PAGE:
1. Matzo, Marianne PhD, GNP-BC, FAAN


Music only moderately calms anxiety.


Article Content

Music reduces stress and induces relaxation in both healthy and ill people. Those receiving treatment for coronary heart disease-which can cause tremendous stress-desperately need interventions to reduce the distress and anxiety. This review focuses on the physiologic and psychological responses people with coronary heart disease, including patients hospitalized after a myocardial infarction, have to music and documents the effectiveness of music therapy compared with standard care.


The authors identified 23 studies (N = 1,461) whose participants were primarily white (85%), male (67%), and an average age of 63.3 years. The findings indicated that listening to music had a generally moderate effect on anxiety, a small effect on psychological distress, and no effect on depression. Regarding physiologic findings, music reduced blood pressure, heart and respiratory rate, and self-reported pain. The evidence suggests that the effect of music on mediation of physiologic symptoms and psychological response was small with unclear clinical applicability. Further research needs to be done on comparing music therapy as offered by a music therapist to other interventions, and on comparing different types of music.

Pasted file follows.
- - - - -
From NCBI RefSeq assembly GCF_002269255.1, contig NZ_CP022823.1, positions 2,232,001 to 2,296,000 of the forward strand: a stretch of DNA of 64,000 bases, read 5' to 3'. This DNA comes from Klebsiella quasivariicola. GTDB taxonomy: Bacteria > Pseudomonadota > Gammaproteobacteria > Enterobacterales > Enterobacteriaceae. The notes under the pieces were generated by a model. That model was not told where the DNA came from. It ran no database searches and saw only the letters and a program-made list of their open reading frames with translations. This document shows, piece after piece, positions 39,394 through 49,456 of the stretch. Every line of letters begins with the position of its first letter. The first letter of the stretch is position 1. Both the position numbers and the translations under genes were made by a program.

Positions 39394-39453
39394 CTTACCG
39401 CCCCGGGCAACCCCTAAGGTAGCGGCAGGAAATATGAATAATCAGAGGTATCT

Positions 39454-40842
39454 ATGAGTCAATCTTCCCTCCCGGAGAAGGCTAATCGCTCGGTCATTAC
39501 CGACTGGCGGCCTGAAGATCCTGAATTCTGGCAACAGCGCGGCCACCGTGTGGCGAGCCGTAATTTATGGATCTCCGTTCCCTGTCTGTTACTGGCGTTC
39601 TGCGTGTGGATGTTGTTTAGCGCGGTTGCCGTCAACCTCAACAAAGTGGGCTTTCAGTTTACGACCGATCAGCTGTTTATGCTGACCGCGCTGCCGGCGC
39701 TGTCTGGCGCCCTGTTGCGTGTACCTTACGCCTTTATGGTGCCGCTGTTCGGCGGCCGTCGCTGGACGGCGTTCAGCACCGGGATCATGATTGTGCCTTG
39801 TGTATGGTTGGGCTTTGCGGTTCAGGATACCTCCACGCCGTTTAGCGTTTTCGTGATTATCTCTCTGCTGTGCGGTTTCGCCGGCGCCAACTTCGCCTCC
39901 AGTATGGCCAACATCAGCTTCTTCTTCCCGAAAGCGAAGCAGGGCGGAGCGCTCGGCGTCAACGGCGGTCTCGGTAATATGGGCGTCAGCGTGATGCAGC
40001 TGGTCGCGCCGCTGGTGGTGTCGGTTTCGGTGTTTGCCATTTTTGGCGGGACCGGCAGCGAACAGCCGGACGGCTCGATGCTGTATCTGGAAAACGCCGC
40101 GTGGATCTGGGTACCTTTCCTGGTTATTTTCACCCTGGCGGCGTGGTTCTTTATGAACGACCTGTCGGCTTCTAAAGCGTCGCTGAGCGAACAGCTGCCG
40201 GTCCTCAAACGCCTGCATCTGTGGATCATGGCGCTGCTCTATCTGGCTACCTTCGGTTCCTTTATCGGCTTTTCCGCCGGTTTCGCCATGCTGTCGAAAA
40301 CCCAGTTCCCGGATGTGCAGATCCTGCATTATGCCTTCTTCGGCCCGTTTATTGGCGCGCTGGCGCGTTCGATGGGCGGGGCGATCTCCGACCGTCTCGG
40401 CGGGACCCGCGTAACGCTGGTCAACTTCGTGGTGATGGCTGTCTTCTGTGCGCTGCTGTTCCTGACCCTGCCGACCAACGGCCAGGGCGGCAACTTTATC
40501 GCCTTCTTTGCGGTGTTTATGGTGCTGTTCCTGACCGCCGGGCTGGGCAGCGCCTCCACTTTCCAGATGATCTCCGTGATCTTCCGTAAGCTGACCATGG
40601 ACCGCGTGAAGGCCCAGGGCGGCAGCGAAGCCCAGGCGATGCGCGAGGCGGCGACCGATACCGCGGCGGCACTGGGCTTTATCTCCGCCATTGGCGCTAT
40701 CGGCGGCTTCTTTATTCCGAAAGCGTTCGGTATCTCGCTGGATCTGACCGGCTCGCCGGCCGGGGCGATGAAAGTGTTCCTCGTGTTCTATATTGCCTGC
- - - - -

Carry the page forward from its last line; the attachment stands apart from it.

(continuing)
The crux of the matter. Listening to music may have a calming effect on coronary heart disease patients, especially those hospitalized following a myocardial infarction. If patients want to listen to music, nurses should encourage them to select music with a slow tempo and with no abrupt changes or loud, sharp sounds.


Bradt J, Dileo C. Cochrane Database Syst Rev 2009(2):CD006577.